It helps that the four children in the house — daughter Ani was born in 2013 — each have a “partner in crime,” though their parents agree that pretty much the only thing Syrus and Vlad have in common is their diagnosis. Plus, every day is an opportunity to model inclusion, as their typical children play side-by-side with the ones who have special needs.
But this idea that adopting Vlad made the Buricks some sort of superfamily? They would have to disagree (with a laugh).
“We’re a normal family with somewhat extraordinary circumstances,” Josh says.
In fact, Corbett thinks the real thing that makes their family unique is the little boy who first opened their eyes to the plight of children with Down syndrome around the world.
“Our story is that much richer because it’s woven in with his.”
The girl in the yellow pajamas
Deanna Sader never planned to be a mother. In fact, she says she didn’t have “a maternal bone in her body.” So it’s all the more surprising that Deanna and her husband Rob, of St. Charles, are parents to not one, but two, girls with Down syndrome.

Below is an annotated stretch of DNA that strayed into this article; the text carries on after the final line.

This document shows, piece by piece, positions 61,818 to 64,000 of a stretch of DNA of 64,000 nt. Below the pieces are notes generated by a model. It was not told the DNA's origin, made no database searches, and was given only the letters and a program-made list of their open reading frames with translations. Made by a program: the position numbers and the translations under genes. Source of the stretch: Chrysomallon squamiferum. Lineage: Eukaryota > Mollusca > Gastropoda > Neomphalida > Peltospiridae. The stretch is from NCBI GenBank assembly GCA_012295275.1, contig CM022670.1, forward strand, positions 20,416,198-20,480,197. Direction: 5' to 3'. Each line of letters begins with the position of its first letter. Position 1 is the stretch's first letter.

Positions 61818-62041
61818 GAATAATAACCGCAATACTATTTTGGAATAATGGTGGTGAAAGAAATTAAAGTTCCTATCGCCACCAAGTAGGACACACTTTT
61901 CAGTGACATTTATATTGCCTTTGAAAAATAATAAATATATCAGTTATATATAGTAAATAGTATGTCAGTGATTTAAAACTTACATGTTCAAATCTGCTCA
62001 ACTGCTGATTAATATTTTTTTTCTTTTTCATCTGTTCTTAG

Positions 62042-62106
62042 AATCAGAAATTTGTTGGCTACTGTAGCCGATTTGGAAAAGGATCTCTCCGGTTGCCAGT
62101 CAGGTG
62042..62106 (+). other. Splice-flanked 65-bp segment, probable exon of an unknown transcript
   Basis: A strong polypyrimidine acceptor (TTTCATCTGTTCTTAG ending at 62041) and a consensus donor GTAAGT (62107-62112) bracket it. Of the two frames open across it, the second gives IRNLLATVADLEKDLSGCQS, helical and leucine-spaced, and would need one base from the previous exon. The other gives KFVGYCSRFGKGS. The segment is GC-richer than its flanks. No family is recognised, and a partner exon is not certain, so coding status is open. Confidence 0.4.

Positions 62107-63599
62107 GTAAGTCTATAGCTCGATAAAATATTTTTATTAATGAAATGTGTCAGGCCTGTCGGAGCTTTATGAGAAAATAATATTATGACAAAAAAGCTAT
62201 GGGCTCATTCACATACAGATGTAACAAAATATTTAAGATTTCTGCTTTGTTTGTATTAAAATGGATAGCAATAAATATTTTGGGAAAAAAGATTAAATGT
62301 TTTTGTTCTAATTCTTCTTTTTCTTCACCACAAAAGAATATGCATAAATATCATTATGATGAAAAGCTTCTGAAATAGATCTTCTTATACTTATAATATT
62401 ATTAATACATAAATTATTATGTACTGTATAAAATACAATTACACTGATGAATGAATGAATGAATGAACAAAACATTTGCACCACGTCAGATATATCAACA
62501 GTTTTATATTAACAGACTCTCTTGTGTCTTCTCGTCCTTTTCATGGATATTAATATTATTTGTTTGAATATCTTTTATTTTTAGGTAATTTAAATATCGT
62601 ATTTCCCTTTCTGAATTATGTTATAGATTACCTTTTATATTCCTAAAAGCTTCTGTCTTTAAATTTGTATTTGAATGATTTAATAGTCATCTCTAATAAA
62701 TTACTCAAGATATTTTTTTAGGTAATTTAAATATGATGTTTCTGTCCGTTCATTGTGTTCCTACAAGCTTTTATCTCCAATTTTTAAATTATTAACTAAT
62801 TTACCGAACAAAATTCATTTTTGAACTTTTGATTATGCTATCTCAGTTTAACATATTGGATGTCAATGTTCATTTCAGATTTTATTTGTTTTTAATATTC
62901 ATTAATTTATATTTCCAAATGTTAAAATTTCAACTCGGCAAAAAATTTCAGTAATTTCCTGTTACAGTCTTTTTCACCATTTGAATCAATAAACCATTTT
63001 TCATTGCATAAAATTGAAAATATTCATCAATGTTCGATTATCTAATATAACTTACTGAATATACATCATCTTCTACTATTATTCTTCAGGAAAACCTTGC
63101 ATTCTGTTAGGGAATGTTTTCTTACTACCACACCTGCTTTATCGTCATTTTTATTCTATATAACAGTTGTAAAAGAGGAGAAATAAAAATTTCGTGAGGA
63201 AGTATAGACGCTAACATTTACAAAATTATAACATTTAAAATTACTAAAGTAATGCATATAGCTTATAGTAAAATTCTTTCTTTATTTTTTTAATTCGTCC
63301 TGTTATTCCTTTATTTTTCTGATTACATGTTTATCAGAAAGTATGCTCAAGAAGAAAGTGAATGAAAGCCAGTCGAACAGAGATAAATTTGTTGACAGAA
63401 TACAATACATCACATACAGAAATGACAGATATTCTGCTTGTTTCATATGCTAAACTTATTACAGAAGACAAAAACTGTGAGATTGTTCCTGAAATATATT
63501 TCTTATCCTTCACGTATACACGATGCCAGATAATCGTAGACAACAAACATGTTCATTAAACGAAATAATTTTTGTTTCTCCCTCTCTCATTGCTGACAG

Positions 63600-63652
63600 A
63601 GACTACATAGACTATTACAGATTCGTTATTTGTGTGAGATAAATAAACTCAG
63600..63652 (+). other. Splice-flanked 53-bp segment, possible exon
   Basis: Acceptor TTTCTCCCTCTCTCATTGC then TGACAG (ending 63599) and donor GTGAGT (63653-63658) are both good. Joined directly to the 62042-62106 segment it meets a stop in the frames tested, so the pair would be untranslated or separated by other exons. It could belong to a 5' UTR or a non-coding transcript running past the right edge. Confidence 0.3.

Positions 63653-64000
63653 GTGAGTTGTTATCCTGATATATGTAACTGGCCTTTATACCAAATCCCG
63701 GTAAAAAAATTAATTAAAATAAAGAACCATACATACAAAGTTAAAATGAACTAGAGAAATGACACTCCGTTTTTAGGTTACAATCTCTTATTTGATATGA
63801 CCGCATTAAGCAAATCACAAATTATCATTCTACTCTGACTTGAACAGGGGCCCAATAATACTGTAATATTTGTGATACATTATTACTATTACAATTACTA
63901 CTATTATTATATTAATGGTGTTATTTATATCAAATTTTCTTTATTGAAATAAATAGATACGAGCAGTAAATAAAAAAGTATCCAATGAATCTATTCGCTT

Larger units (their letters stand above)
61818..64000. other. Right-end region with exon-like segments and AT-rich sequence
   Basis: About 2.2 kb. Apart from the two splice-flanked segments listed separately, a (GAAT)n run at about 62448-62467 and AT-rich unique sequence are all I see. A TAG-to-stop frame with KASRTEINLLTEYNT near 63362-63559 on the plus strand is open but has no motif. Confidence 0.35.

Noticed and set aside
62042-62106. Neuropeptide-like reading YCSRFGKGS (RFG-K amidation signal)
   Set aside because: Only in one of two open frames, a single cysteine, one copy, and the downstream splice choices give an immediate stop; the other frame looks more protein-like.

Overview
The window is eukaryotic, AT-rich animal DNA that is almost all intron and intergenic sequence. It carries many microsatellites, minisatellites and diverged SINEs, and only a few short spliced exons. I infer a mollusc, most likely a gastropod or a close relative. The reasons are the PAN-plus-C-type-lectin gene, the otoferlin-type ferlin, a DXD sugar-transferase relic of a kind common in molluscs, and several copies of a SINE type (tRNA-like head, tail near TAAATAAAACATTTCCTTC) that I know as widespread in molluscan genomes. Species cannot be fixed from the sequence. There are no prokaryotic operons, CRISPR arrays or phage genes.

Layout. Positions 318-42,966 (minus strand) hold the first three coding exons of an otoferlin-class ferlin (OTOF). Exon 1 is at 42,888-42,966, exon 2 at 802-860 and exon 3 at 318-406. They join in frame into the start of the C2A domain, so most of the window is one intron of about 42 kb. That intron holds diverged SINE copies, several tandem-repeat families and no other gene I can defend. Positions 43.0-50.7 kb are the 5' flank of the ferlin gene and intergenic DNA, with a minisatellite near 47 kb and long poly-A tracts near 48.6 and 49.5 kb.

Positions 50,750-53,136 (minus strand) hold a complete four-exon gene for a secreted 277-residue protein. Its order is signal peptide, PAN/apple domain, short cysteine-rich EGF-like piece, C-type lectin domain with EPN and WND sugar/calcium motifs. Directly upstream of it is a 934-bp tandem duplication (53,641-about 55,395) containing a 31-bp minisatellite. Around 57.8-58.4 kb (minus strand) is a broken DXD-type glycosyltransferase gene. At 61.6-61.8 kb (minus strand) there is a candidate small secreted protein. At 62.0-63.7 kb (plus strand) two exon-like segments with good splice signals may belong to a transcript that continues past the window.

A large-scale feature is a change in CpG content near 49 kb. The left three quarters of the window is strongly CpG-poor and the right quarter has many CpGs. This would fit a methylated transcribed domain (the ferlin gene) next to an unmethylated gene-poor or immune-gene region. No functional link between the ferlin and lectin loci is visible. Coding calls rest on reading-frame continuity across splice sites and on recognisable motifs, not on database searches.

Deanna was 36 when she found out she was expecting a baby. At 18 weeks gestation, however, she found the child she was carrying had Down syndrome.
“It was like the furthest thing I would have ever thought of,” Deanna says. “I was just shocked.”
Her astonishment and grief began to recede, however, when she met another mom of a child with Down syndrome, who smiled, gave her a big hug and said, “Congratulations! You’re having a baby!”
“It just hit me like a ton of bricks. I’m losing sight of the fact that I’m having a baby,” Deanna says. “I’ll never forget it because I just stopped crying instantly.”
Several months later, Ragen was born, an “amazing” little girl who immediately activated Deanna’s maternal side. She began to learn more about Down syndrome and came across Reece’s Rainbow, a website listing children with Down syndrome available for adoption in other countries. One day she saw a picture of an unsmiling little girl wearing yellow pajamas.